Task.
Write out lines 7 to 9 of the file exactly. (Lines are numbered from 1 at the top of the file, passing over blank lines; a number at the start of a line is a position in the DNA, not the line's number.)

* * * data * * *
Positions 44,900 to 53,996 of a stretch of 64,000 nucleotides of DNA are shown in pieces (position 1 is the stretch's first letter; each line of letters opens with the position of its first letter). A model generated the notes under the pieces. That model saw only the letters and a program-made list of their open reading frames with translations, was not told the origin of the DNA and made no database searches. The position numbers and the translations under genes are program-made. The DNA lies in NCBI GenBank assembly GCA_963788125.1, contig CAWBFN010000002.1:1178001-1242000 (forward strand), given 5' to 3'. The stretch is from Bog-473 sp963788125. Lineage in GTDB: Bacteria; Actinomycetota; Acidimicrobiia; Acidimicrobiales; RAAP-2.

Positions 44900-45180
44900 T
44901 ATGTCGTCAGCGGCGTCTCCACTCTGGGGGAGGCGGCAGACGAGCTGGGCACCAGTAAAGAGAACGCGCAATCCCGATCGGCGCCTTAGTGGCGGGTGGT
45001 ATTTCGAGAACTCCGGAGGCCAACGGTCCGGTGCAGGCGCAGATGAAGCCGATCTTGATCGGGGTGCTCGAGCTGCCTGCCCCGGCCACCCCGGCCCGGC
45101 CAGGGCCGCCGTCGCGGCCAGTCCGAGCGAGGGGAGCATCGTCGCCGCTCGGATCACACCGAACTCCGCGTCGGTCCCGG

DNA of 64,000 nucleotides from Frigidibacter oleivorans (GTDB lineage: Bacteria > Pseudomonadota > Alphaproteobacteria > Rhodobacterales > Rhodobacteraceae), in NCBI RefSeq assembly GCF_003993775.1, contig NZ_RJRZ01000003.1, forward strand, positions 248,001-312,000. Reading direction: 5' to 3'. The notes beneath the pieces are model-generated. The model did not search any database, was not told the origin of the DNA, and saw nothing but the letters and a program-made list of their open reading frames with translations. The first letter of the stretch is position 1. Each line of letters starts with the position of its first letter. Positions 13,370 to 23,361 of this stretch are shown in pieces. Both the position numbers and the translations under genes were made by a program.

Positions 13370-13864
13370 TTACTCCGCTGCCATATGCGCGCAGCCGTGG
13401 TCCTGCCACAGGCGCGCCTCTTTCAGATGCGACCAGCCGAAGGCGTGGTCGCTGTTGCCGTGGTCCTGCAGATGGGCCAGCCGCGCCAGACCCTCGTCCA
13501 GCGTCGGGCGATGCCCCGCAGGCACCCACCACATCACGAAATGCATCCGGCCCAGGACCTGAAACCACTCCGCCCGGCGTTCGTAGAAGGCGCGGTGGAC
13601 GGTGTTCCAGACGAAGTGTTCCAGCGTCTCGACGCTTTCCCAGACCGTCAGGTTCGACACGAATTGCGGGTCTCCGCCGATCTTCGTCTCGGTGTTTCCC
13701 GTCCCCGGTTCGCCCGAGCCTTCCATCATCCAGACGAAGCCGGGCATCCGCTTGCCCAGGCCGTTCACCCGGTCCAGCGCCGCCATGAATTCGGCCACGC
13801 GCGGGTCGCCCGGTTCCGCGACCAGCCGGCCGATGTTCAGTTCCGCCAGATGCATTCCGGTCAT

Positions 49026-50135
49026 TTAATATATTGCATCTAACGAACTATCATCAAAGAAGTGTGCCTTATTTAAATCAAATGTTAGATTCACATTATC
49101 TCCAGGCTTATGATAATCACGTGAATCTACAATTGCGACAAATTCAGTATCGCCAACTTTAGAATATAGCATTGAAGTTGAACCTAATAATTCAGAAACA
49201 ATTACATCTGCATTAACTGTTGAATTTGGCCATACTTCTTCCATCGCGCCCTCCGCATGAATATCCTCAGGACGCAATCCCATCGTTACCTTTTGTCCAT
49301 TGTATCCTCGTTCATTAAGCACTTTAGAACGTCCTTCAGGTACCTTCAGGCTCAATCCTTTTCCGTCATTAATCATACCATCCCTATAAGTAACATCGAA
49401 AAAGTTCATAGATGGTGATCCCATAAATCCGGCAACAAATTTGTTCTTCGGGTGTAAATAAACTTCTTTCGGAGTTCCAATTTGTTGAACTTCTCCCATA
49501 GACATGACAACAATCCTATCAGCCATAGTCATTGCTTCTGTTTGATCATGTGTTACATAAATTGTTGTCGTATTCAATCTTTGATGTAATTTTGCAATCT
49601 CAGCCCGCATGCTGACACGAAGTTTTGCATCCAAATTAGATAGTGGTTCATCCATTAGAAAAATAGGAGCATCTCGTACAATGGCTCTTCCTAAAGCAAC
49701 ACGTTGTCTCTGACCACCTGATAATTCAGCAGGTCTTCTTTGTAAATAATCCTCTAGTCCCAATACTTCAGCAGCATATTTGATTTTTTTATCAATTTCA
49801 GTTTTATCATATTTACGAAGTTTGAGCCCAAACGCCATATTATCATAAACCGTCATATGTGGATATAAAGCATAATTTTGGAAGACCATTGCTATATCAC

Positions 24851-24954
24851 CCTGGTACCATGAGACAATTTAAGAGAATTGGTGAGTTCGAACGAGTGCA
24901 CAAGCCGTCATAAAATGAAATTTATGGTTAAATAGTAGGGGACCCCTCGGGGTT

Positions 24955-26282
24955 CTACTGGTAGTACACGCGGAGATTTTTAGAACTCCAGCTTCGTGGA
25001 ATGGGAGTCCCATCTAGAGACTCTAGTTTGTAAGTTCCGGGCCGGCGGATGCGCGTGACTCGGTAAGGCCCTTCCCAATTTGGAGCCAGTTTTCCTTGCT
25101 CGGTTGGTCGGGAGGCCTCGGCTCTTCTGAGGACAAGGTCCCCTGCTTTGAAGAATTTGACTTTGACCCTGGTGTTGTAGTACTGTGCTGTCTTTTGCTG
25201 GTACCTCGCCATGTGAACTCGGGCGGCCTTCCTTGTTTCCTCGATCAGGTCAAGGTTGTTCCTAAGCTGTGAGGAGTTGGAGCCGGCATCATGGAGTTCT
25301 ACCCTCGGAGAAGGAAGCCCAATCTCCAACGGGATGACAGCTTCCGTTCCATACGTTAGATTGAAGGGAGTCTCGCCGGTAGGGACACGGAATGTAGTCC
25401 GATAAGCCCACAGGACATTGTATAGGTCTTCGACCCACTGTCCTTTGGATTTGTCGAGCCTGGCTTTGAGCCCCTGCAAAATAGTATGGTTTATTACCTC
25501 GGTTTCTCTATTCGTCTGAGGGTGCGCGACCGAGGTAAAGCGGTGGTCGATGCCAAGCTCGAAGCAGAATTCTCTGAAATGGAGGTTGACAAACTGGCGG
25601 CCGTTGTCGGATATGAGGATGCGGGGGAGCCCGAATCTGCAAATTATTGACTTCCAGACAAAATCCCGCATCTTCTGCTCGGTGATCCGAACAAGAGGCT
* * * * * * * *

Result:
DNA of 64,000 nucleotides from Frigidibacter oleivorans (GTDB lineage: Bacteria > Pseudomonadota > Alphaproteobacteria > Rhodobacterales > Rhodobacteraceae), in NCBI RefSeq assembly GCF_003993775.1, contig NZ_RJRZ01000003.1, forward strand, positions 248,001-312,000. Reading direction: 5' to 3'. The notes beneath the pieces are model-generated. The model did not search any database, was not told the origin of the DNA, and saw nothing but the letters and a program-made list of their open reading frames with translations. The first letter of the stretch is position 1. Each line of letters starts with the position of its first letter. Positions 13,370 to 23,361 of this stretch are shown in pieces. Both the position numbers and the translations under genes were made by a program.

Positions 13370-13864
13370 TTACTCCGCTGCCATATGCGCGCAGCCGTGG